When Teens Are Accused of Domestic Violence: How to Avoid Long-Term Repercussions


Domestic violence is an issue that affects people of all ages and backgrounds. Unfortunately, teens are not immune to this problem; statistics show that about 10 percent of adolescents have been victims of dating violence. It might not necessarily be a sign of an emerging violent pattern in your child; teens tend to be impulsive and not always in control of their emotions. But unfortunately, when those impulses run up against the law–particularly domestic violence laws–the negative repercussions can last for many years. California law is strict regarding domestic violence, and while California’s juvenile process operates differently than the criminal justice system for adults, a single moment of bad judgment can still follow a teen into adulthood, making life complicated and ruining potential opportunities. 

While it’s impossible to control our teen’s behaviors and choices completely, understanding how the law works can help you and your teen navigate a difficult situation and hopefully minimize the damage. If your teen has been accused of domestic violence—or if you are a teenager who has been accused—the following information may be able to help.

Domestic Violence and the Juvenile Justice System

In California, domestic violence refers to a range of abusive behaviors within an intimate or family relationship, such as physical assault, sexual assault, emotional abuse, and verbal threats. When a teenager is accused of domestic violence, their case is typically handled by the juvenile justice system, which focuses on rehabilitation rather than punishment.

There are several important distinctions between the juvenile and adult justice systems that impact the handling of domestic violence cases:

  • Age Requirement: The juvenile justice system deals with individuals under 18 years of age. Once a person turns 18, they are tried in the adult justice system. (The exception is if the child is 14 or older and is accused of a particularly violent crime in the context of domestic violence, which we’ll discuss shortly.)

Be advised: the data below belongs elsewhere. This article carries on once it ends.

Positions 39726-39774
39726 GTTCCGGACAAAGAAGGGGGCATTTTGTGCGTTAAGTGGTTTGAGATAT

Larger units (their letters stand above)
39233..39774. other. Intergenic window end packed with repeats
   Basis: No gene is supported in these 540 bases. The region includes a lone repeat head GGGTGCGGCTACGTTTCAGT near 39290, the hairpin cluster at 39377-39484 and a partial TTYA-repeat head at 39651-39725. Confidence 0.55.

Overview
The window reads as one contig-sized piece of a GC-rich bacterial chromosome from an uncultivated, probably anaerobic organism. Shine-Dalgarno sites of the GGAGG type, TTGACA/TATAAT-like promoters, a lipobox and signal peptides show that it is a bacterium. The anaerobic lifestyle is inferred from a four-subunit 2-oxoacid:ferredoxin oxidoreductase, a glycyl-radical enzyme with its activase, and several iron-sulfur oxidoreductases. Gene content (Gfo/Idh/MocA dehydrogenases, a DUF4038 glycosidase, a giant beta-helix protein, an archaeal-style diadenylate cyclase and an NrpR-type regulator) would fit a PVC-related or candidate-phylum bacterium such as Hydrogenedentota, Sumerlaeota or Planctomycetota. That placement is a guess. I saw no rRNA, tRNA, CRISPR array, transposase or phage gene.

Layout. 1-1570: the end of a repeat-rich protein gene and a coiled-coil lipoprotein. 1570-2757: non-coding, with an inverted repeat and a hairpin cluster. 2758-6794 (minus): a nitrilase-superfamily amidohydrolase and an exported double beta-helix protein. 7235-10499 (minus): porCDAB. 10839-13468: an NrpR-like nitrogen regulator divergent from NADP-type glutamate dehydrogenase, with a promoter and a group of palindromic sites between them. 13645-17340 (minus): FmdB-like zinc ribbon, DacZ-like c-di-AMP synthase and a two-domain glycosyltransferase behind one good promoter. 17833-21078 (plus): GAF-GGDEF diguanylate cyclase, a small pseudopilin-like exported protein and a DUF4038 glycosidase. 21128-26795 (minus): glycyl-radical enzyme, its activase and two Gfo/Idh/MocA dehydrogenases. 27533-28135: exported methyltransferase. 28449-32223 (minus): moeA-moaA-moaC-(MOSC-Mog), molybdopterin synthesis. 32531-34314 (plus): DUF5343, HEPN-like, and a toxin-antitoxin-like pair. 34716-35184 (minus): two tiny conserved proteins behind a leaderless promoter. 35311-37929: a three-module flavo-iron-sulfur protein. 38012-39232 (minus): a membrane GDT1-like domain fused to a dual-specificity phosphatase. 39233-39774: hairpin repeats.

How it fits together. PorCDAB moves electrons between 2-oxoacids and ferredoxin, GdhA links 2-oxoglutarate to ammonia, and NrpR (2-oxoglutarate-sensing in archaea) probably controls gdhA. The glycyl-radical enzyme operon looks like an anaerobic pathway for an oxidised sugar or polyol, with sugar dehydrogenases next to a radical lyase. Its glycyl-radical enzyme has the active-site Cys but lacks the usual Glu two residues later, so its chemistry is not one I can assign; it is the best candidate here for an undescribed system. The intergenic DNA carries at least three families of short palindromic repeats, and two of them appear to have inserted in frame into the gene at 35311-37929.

• Emphasis on Rehabilitation: The juvenile justice system aims to support and rehabilitate the accused rather than focusing solely on punishment. This may include counseling, education, and other resources to help them address underlying issues that contributed to the domestic violence incident.
  • Confidentiality: Juvenile court proceedings are generally closed to the public and are more confidential than adult court proceedings, which helps protect the accused’s privacy.
  • Sealing records: As long as the teen is tried and convicted as a juvenile, you can petition to have their criminal records permanently sealed once they turn 18. This gives the teen an opportunity for a fresh start without their mistake following them into adulthood.

When Can Teens Be Tried as Adults for Domestic Violence?

In California, a minor over the age of 14 may be tried as an adult at the courts’ discretion if accused of certain particularly serious offenses–including offenses in the context of domestic violence. Examples include murder, assault with a deadly weapon, rape, and serious physical abuse. If your teen is tried as an adult and is convicted in the adult justice system, their sentence will be much harsher, and their criminal record will not be eligible for sealing once they turn 18. 

Potential Repercussions for Teens Accused of Domestic Violence

Whether a teen is tried as a juvenile or as an adult over a domestic violence accusation, they may still have to deal with severe long-term repercussions–and sometimes these repercussions occur regardless of whether the conviction of a crime occurs. These include, but are not limited to:

Protective Orders